City of Detroit turns development efforts toward westside neighborhood

A new initiative looks to boost the Fitzgerald area near Six Mile and Livernois.

TThe City of Detroit today announces the Fitzgerald Revitalization Project, an initiative aimed at the rehabilitation of vacant and dilapidated parcels in a westside neighborhood.  

The new organization has set a goal to rehabilitate empty land plots in the neighborhood, bounded by Livernois, Fenkell, Wyoming and McNichols, while also increasing the safety of the community and the overall property value. The organization partner with long-standing academic institutions in the area, including Marygrove College and University of Detroit Mercy, other historic neighborhoods, and commercial corridors in order to convert abandoned properties into recreational and communal areas.

Through its efforts, the city is looking to revitalize land for 100 vacant buildings and 257 vacant lots in the Fitzgerald neighborhood.

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“We are excited about the prospects of using landscape design and preservation of existing homes to support neighborhood redevelopment and eliminate blight,” Maurice Cox, the city’s planning director, says in a news release. “This has the power to transform and contribute to the neighborhood revitalization of Fitzgerald.”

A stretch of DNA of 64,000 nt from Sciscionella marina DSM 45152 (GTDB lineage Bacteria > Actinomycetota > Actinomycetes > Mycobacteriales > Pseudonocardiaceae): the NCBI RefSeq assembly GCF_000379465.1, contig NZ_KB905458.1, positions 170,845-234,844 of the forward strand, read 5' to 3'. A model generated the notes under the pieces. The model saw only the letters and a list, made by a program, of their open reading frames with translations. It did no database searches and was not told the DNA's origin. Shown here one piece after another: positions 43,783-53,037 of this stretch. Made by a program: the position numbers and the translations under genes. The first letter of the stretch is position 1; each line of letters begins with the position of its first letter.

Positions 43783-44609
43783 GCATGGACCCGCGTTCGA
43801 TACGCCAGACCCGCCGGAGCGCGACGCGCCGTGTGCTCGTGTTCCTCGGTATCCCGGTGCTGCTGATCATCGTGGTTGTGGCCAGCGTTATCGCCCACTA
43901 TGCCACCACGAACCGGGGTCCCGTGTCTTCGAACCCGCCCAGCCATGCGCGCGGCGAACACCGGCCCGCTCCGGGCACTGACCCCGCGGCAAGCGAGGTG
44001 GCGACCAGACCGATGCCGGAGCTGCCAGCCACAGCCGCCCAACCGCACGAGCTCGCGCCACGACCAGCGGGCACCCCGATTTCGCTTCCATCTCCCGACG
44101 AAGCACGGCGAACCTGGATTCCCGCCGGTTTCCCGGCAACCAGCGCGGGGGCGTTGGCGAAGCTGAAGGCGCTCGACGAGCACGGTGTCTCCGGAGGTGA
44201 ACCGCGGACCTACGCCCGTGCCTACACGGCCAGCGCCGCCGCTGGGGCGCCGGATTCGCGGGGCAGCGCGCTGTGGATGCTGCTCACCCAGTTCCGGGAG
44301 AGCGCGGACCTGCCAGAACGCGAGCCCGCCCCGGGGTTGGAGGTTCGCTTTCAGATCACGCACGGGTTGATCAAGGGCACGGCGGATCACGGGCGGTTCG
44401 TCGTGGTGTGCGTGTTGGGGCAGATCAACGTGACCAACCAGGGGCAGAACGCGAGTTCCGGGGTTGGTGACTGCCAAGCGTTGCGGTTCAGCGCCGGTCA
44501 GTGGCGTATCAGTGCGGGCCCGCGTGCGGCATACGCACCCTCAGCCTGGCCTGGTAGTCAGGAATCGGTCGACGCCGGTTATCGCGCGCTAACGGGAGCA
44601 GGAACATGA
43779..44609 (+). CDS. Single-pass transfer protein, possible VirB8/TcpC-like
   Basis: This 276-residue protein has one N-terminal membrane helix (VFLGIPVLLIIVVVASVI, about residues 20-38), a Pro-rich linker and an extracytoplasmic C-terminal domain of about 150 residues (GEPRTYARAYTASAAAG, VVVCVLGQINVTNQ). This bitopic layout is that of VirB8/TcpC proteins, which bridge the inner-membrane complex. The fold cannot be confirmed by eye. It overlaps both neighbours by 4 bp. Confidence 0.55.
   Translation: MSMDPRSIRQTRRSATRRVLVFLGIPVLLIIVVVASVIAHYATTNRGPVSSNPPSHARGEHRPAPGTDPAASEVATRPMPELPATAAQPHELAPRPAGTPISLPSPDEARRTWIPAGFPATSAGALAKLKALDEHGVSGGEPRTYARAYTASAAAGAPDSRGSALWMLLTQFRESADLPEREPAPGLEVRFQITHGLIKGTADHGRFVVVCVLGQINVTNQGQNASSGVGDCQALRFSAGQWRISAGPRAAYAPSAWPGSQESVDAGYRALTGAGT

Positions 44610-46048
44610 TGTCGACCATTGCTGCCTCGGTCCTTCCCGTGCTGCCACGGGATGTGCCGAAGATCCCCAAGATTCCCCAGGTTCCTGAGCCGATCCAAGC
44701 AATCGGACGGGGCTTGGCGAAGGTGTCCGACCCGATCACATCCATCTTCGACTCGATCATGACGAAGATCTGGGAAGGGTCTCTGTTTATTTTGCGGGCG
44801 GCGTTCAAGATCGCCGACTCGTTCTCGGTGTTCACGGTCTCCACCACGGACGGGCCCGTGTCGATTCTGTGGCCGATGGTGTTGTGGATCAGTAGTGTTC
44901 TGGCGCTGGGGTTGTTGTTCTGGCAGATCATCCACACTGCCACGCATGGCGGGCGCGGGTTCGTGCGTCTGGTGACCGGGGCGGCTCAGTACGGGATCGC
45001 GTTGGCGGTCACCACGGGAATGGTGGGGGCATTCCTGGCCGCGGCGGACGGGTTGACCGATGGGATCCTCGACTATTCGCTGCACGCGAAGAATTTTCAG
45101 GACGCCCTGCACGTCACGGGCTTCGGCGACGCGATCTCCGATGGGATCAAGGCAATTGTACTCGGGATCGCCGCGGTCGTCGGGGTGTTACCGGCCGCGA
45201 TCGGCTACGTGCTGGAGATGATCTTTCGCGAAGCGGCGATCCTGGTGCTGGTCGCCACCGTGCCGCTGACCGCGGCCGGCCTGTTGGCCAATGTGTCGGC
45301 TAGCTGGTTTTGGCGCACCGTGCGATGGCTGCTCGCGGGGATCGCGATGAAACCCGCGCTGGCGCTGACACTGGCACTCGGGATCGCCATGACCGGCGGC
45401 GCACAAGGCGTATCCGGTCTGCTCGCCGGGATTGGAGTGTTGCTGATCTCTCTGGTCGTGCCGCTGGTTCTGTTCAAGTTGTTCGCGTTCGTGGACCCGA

“We expect that Fitzgerald will lead the way in improving quality of life in some of our other neighborhoods,” he adds.

The announcement follows a wave of new development in the city. Last week, several black developers announced plans for a revitalized entertainment district downtown paying homage to the original Paradise Valley. And the neighborhoods in proximity in Fitzgerald have been paid special attention thanks to the efforts of the Live6 Alliance.

The FRP will be implementing its initiative through creating neighborhood parks and greenways to be maintained by the Parks and Recreation Department, partnering with one or more landscape developers or development teams to create self-sustaining and productive landscapes, and partnering with housing developers to rehabilitate salvageable land to implement low-maintenance landscape strategies.

The City of Detroit and the Greening of Detroit are also combining forces to incubate workforce development for residents in the Fitzgerald area. They’re asking for community members help in the revitalization of their own neighborhoods.

“Our strategy is focused on creating a mixed-income neighborhood with both ownership and professionally managed rental housing and open space,” said Arthur Jemison, head of the city’s Housing and Revitalization Department. “There will be a place for every kind of Detroiter, and because of the affordable housing component, as the neighborhood continues to improve, we will continue to have a place for affordable housing.

For more information about The Fitzgerald Revitalization Project and how you can lend a hand, visit fitzgerald-detroit.com or detroitmi.gov/fitzgerald.

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